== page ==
FEATURES Rapper Nappy Nina Defies Uncertainty on “Dumb Doubt” By Taylor Crumpton · February 13, 2020

“I’m not in a place right now where I’m eating off my music. I would like for that to happen this year,” says Brooklyn-based rapper Nappy Nina over the phone. An Oakland native, Nina comes lineage of musicians including jazz drummers and DJs who contributed to Oakland’s sound. For now, her goals are practical. “Try to get some property and try to just help my family out. It’s expensive as fuck out there. I’m surprised my family is still holding on,” she says of the rapid gentrification in Oakland. Her latest album, Dumb Doubt, merges stream-of-consciousness raps about her doubts of being a successful independent artist with airy beats.

Seven years ago, Nina migrated out of Oakland, or “The Town,” as locals call it, with $500 in her pocket. Her goal was to break the “Oakland Curse.” “We don’t have a Nas, Jay-Z or L.A. equivalent. We have people who have blown, but it’s taken them a very long time like—Too Short and E40.” The Oakland Curse is one part urban legend, and one part stark reality—regarding the city’s lack of infrastructure to develop talents into nationally recognized artists.

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A student of the Bay Area’s poetry scene, Nina’s love of writing developed under the mentorship of José Vadi and Lauren Whitehead at the Youth Speaks workshops. At Youth Speaks, Nina wrote poetry, prose, and nonfiction essays. After high school, Nina enrolled in The New School’s writing program and was introduced to the concept of writing as a professional career—a change of pace for the poet. “I wrote a lot of stuff for the screen, and I thought that that’s what I was going to do,” says Nina. “I still think that, actually. I think that’s my love. I think I’m going to be making stuff; films, TV, or some shit when the rap shit is over.”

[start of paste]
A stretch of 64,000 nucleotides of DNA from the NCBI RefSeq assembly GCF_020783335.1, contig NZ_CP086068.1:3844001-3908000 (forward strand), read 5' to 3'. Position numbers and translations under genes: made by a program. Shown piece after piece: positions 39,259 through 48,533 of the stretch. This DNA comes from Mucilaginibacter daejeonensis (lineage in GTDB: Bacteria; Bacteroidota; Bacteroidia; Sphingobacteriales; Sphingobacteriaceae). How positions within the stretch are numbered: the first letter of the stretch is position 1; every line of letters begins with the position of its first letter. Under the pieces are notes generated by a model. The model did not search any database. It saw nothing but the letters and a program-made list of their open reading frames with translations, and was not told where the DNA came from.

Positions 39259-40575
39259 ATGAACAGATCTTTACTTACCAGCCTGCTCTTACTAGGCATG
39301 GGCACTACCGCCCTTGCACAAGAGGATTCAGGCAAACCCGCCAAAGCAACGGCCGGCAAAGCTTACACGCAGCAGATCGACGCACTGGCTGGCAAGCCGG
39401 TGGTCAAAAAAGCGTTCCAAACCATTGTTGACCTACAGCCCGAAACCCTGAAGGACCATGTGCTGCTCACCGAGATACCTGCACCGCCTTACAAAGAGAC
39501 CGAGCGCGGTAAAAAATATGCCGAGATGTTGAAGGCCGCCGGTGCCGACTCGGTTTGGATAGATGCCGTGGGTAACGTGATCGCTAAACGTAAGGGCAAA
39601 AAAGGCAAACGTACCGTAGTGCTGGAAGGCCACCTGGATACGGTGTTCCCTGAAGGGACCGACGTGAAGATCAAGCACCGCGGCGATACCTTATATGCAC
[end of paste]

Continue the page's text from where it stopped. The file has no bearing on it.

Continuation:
Nina’s four projects, Naptime, Extra Ordinary, The Tree Act, and Dumb Doubt act like auditory films—every project is an encapsulation of the social, cultural, and political issues experienced by Nina because of her identity as a queer, Black woman rapper. Nina’s intersecting identities has resulted in tokenization of her rapping abilities in media coverage, she says. “People want to be like, ‘Oh, as a queer rapper, how do you feel about this? Oh, as a female rapper, how do you feel about this? As a black female rapper, how do you feel about this?’ I think the reason why that question gets to me sometimes is because people want to put you in a box so bad.”

Merch for this release:
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Dumb Doubt produced by Nina and her collaborator, Dane, marries airy, breathable beats with soulful jazz and Black radical tradition themes. On the hazy opener, “Elevator,” a Nina says, “My spirit takes lighting strikes, miss me some Oakland nights/ Where I kissed me some poltergeist.” The soulful, piano-backed, “Those Things,” features Nina’s longtime friend, Grammy-Award winner Anna Wise, while jazz artist Ambrose Akinmusire backs Nina’s delivery alongside Quelle Chris and Nick Hakim on their collaborative track, “What You Want.” The experimental “Worth Watching,” produced by NelsonBandela, inspired the album’s title and starts with Nina saying, “Dumbing out on no job shit/ My momma think I still clock in/ Stay home so the cops clockin/ I ain’t even really worth watching.” Her fellow LucidHouse collaborator, Théo Mode, graces the upbeat and catchy “Stay On My BS.” Self described as a “really personal” album, Dumb Doubt is about confronting feelings of fear and uncertainty head-on.

Despite the success of her latest projects, an ever-present concern for Nina is financial insecurity: “If I’m getting all this coverage, how am I not able to pay my bills?” she asks. Plus, there’s the weight of expectations: “All these people are paying attention. What am I going to do now that their attention is on me?” Despite her fears, Nina is well on her way to breaking the Oakland Curse. “I want to remember this moment, because I know that this is the easiest time to forget,” she says. “I really feel blessed to be in this position. I’m the underground rapper that 14-year-old me would have found, right now.”

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